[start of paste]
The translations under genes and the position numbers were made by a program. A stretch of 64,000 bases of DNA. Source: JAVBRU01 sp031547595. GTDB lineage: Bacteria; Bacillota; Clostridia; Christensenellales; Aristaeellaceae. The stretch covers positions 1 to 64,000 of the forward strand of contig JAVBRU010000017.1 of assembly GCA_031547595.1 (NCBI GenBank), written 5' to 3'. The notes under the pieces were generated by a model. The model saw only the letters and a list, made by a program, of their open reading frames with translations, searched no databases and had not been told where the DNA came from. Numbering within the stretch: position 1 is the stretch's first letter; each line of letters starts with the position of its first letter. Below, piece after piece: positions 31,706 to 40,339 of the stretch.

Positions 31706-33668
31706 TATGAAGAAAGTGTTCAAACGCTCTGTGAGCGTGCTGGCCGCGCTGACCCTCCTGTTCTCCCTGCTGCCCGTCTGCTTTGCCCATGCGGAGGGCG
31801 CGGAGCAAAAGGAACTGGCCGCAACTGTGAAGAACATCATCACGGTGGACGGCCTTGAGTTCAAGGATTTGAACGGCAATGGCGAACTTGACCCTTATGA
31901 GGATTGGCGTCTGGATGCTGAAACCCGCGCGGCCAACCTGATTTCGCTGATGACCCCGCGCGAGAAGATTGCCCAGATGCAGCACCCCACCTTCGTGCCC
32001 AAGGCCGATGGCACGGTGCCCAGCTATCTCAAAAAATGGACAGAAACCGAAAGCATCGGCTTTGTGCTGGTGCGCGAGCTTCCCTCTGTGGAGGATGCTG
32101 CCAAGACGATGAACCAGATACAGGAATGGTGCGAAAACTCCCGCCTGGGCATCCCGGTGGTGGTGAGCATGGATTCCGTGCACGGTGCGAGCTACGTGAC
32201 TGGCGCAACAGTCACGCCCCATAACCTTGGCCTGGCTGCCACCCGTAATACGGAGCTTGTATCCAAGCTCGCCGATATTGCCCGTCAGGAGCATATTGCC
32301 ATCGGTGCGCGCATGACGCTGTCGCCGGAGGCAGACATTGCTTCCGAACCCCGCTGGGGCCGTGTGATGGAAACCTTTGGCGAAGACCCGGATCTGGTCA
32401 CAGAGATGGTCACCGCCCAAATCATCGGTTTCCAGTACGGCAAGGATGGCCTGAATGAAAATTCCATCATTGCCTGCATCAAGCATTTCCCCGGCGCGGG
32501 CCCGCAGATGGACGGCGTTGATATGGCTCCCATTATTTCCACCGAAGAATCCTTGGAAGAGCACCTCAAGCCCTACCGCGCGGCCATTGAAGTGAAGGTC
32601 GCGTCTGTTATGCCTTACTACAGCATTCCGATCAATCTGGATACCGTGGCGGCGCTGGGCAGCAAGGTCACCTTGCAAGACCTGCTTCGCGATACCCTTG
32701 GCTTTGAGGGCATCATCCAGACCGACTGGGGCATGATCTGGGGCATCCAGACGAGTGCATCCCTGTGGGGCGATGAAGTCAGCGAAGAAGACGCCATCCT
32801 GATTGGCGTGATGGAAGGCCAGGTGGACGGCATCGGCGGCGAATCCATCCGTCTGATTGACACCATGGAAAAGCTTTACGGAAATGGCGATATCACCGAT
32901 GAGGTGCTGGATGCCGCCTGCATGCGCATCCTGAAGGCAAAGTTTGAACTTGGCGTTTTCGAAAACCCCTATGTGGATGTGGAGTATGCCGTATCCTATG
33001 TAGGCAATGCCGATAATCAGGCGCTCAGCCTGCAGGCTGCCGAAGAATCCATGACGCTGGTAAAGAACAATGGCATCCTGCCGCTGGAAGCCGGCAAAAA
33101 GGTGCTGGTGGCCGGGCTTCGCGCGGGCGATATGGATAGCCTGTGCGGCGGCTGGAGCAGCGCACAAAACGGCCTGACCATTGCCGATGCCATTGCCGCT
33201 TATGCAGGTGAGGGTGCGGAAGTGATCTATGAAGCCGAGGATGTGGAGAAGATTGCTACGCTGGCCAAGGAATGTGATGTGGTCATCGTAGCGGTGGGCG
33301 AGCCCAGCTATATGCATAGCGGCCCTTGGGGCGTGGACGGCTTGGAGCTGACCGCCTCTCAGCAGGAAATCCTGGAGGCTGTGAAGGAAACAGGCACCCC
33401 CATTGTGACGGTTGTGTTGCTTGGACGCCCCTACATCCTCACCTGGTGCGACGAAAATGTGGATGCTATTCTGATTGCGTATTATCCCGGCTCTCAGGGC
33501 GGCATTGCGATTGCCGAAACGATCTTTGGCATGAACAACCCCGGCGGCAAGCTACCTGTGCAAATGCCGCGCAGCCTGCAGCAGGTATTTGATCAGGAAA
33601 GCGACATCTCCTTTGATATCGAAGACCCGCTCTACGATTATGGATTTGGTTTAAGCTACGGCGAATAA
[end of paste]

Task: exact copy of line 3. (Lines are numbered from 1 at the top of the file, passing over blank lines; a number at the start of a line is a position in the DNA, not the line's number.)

31706 TATGAAGAAAGTGTTCAAACGCTCTGTGAGCGTGCTGGCCGCGCTGACCCTCCTGTTCTCCCTGCTGCCCGTCTGCTTTGCCCATGCGGAGGGCG